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Richard Haass on U.S. intervention in Libya

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Former Bush Administration Official: US Intervention In Libya Is A Bad Idea

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Former Bush Administration Official: US Intervention In Libya Is A Bad Idea

Richard Haass, president of the Council on Foreign Relations, and former chief adviser to Secretary of State Colin Powell, told NPR's Steve Inskeep today U.S. military intervention in Libya will only prolong war there and increase the suffering of civilians. Speaking on Morning Edition, Haass said there's no vital American interest at stake, not even oil, because Libya produces only two percent of the world's crude.

Richard Haass, President of the Council on Foreign Relations, speaks at the World Economic Forum in Switzerland on Jan. 28, 2011. Michel Euler/ASSOCIATED PRESS hide caption

toggle caption Michel Euler/ASSOCIATED PRESS

Richard Haass, President of the Council on Foreign Relations, speaks at the World Economic Forum in Switzerland on Jan. 28, 2011.

Michel Euler/ASSOCIATED PRESS

During the conversation, Steve replays part of Tuesday's interview with former Bush Administration ambassador John Negroponte, who supports the Allied attacks, saying they have two distinct goals: a humanitarian effort to protect civilians and a political result - to get Col. Moammar Gadhafi to leave power.

Haass is dismissive. He says the air strikes have limited success and asks "now what"? Gadhalif is likely to survive the air attacks so the next step is 'boots on the ground'. Haass says if those aren't American boots, then whose? And just as important, on behalf of whom?

Here, Haass says people need to realize that Americans have inserted themselves into a north African civil war:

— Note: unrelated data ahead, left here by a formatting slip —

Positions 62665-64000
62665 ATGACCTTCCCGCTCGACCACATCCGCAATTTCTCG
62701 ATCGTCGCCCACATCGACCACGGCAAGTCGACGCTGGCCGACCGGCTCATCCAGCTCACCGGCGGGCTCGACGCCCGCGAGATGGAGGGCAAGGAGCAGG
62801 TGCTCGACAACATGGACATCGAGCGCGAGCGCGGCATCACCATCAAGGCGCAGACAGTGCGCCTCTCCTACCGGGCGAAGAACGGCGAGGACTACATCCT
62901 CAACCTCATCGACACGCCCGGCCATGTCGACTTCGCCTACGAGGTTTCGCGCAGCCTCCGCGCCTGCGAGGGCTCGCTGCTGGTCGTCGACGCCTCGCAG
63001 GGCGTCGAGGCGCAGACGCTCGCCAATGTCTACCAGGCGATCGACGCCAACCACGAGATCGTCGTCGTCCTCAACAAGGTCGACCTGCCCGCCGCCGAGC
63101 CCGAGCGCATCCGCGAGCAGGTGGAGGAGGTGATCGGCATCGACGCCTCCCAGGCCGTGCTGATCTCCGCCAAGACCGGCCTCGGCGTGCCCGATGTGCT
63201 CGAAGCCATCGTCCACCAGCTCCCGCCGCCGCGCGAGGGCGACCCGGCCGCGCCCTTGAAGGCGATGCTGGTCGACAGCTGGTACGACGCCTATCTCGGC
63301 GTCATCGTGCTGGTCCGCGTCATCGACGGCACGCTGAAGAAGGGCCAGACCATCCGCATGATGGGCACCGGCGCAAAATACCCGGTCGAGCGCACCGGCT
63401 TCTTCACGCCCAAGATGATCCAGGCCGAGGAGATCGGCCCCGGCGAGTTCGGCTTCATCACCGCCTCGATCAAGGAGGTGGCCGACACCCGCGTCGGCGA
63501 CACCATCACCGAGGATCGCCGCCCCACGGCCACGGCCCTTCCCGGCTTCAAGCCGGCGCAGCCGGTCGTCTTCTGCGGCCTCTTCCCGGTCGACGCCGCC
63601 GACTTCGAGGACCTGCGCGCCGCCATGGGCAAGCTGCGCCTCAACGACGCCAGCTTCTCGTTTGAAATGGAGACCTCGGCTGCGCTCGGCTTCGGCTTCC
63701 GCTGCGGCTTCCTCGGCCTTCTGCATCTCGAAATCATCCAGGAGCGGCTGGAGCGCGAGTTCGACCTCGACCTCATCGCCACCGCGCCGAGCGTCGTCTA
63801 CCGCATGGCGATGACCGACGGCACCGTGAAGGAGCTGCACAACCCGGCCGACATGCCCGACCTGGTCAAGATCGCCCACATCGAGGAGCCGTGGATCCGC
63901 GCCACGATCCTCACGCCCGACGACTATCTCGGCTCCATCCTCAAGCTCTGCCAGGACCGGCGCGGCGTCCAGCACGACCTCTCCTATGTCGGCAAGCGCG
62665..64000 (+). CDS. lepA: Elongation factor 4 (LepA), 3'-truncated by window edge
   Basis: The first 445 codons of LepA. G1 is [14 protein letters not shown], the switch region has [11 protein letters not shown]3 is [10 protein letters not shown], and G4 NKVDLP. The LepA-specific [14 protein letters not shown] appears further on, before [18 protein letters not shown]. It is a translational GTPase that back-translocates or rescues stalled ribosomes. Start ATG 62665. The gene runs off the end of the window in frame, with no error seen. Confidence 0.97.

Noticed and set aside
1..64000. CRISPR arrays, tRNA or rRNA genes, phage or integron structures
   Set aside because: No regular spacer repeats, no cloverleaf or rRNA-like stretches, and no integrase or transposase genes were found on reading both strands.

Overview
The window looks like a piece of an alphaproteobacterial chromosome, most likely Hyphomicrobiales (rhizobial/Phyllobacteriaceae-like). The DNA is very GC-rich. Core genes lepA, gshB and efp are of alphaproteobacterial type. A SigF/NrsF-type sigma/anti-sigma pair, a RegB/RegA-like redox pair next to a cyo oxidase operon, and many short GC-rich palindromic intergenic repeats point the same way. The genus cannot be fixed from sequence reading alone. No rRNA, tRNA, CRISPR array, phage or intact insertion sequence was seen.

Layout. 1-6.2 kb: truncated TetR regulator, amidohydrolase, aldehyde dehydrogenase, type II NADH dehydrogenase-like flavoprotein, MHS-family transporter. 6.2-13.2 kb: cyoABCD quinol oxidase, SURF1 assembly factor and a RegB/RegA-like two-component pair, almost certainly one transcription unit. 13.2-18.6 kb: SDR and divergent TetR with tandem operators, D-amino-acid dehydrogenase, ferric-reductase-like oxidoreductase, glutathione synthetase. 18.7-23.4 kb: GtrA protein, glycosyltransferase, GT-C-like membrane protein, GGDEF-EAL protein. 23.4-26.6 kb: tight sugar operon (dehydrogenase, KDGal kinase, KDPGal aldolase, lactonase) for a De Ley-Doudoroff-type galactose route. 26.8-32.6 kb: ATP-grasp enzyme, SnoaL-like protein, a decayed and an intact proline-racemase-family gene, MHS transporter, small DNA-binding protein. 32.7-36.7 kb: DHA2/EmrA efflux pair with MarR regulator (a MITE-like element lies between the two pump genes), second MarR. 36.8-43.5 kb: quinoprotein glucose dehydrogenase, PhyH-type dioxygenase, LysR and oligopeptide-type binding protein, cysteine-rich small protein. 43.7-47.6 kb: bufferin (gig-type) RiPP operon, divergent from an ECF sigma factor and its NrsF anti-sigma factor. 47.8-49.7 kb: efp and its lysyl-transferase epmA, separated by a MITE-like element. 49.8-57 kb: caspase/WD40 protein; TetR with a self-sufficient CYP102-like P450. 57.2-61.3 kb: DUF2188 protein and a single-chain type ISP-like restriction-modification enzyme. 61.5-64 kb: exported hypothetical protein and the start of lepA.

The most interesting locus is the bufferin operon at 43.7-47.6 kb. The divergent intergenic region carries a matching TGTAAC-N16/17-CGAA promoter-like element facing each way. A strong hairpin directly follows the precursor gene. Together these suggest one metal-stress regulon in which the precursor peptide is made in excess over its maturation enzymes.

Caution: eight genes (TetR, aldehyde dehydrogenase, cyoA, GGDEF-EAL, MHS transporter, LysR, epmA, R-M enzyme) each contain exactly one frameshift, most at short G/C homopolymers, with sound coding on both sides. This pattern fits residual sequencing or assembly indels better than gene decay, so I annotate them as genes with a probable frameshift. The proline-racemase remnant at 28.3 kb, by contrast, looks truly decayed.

Richard Haass on U.S. intervention in Libya

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Haass wonders why people are so confident that anybody who replaces Gadhafi in Libya will be 'fundamentally better". Will this leader be democratic, benign, respect human rights, oppose terrorism and be a friend to the United States? Haass doubts it, and anybody who promises that "is selling you a bill of goods".

Tuesday, Negroponte said the no-fly zone worked well in northern Iraq to protect Kurds from Saddam Hussein's forces. Haass says this is not the same: the Kurdish region is ethnically solid and distinct from Iraq. Libya is not similar because it's a collection of various tribes.

Haass sees the Libyan violence as a civil war, where people are taking great risks to fighting their government. It's not a 'classic genocide', where one tribe or religious group is taking on another. And although the violence is horrible, he offered this warning: just because the U.S. acts in concert with others, such as the Arab League, it doesn't mean a no-fly zone policy is wise. It's still American intervention in a foreign civil war.

Haass would rather have tried negotiating directly with Gadhafi and lifted sanctions as he complied with demands to stop attacking his people.

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